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Functioning Levels

  1. Firm and sound conclusions. For the sake of proficient living, most conclusions to steer by had better be got or well confirmed by scientific study. To function on a high level of life - as distinct from rudimentary and primitive ones - you fall in step with the best of scientific studies and methodology, and hardly with hard and common misunderstandings. To make good use of schooled doubting is for able folks of science and other fields of life.

  2. Tact in a conform setting, a community, helps too for very much in everyday life is not rooted in scientific findings and expertise. The "agreements" beneath common ways could function, but most common goals in life are not sound: glitter and facades and the hope of winning a lot of money with little sweat make guys swarm to Las Vegas casinos and quite similar.

  3. The hearsay level. A gossip functions on that level, and a backstabber too. Guard against them and against getting cramped by religious hearsay - the claims "up in the air" without a shred of sound verification and not even efforts to get all right evidence for the bossy claims. Faith catches many.

So as not to mislead anyone, this is about Albert Einstein - he got ideas through imagining things first, and then sitting at his desk, pondering for up to decades, and also calculating, to verify some of them. Many are accepted in the scientific community today.

Einstein I was working on a comprehensive paper on the special theory of relativity for the Jahrbuch der Radioaktivität und Elektronik, I had also to attempt to modify the Newtonian theory of gravitation in such a way that its laws would fit in the [special relativity] theory. Attempts in this direction did show that this could be done, but did not satisfy me because they were based on physically unfounded hypotheses. . . .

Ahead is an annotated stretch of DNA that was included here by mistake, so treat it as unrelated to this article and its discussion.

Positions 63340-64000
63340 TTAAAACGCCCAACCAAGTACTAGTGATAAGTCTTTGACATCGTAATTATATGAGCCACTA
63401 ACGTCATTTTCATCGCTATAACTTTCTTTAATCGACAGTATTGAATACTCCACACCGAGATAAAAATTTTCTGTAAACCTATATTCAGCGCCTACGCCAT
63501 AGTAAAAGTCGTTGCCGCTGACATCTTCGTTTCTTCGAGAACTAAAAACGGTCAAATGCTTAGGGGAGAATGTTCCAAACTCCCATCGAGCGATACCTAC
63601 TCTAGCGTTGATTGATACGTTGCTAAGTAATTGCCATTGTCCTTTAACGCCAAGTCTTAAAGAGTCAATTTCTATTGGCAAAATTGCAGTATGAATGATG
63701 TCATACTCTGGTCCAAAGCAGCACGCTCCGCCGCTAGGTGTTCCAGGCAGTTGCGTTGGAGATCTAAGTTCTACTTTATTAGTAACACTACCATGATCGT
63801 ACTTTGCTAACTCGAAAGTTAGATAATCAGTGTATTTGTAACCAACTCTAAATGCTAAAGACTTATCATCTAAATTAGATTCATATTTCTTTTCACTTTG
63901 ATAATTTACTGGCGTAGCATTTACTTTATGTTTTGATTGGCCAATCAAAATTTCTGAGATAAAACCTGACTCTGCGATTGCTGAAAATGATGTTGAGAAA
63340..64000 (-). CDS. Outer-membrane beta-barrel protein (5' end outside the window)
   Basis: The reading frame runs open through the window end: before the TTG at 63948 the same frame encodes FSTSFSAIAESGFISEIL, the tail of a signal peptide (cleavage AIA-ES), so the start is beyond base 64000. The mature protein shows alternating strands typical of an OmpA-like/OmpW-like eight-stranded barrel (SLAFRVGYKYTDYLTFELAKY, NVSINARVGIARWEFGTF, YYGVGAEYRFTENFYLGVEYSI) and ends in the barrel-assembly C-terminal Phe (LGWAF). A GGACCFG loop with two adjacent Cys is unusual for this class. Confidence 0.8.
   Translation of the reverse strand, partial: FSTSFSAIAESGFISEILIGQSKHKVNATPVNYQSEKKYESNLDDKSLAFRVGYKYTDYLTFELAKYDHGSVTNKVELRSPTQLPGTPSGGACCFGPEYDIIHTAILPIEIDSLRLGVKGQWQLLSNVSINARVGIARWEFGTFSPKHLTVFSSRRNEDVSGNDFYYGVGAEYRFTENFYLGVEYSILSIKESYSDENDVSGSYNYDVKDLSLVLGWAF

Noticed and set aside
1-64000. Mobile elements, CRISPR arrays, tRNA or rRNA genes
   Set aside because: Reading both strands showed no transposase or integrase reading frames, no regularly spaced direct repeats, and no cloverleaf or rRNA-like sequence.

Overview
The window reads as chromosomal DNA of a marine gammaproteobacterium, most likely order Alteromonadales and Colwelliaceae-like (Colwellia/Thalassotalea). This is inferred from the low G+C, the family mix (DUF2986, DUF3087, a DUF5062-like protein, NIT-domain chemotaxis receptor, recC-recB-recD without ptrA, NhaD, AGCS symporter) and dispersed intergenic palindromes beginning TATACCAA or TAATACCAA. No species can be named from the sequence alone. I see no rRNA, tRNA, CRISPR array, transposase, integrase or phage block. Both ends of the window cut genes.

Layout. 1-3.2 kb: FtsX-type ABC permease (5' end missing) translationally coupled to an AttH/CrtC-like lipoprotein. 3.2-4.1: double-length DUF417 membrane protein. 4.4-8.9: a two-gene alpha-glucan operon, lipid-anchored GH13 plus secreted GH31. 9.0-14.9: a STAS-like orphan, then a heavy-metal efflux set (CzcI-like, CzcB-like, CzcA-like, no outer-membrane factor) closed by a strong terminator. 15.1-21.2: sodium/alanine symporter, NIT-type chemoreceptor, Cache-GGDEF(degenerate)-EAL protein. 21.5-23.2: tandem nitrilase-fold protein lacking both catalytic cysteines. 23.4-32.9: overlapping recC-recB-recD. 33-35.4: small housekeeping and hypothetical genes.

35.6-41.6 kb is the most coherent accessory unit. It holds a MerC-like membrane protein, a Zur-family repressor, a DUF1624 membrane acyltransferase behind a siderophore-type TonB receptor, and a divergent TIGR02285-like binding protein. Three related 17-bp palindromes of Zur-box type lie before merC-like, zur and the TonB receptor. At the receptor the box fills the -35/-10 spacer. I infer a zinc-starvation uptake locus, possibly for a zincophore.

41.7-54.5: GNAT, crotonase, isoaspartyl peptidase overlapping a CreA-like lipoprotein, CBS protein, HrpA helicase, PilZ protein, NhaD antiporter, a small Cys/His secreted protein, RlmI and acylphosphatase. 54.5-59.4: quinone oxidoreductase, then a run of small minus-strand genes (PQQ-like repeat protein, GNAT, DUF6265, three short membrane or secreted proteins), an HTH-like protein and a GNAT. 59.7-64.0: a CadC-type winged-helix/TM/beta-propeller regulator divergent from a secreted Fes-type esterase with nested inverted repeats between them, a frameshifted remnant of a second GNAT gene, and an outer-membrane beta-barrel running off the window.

Then there occurred to me the 'glucklichste Gedanke meines Lebens,' the happiest thought of my life, in the following form . . . for an observer falling freely from the roof of a house there exists – at least in his immediate surroundings – no gravitational field. - Albert Einstein, quoted in Pais 2005, 178)

A significant part of Einsteins luckiest though reminds of a Norwegian proverb: "Look now, said the man from Sogn, he fell down from the church roof."

Allowing for "room on the top", as for Einstein, and "room for worse in the basement, such as Inquisition practices," the three general ways above may work fine in unison and together, and separately. That is, the fruits can be good and entertaining too. Much in a culture has to rest on unverified, agreed-on standards (level 2 above) all the same. Cultural outlets rest on agreed-on standards, and without good culture and its various ways of handling this and that with tact and good spirits, we would soon tire of the way we live. We may expect that.

Also, much that goes for solid wisdom in some quarters, is not (yet) verified by standard research - and may still work. If we like, we can look on sagaciousness-maintaining proverbs as forerunners of theories, that is, hypotheses (see e.g. Fergusson 2001).


Expert Uncertainties

In Rogerian counselling, also known as Person Centred counselling, it is assumed that humans have an innate drive to grow in a nurturing and accepting environment. A setting that allows for genuine, empathetic and positive regard may lead to development of the person.

With this in mind, one may consider some other points as well.


I have learned that my total organismic sensing of a situation is more trustworthy than my intellect. - Carl R. Rogers, On Becoming a Person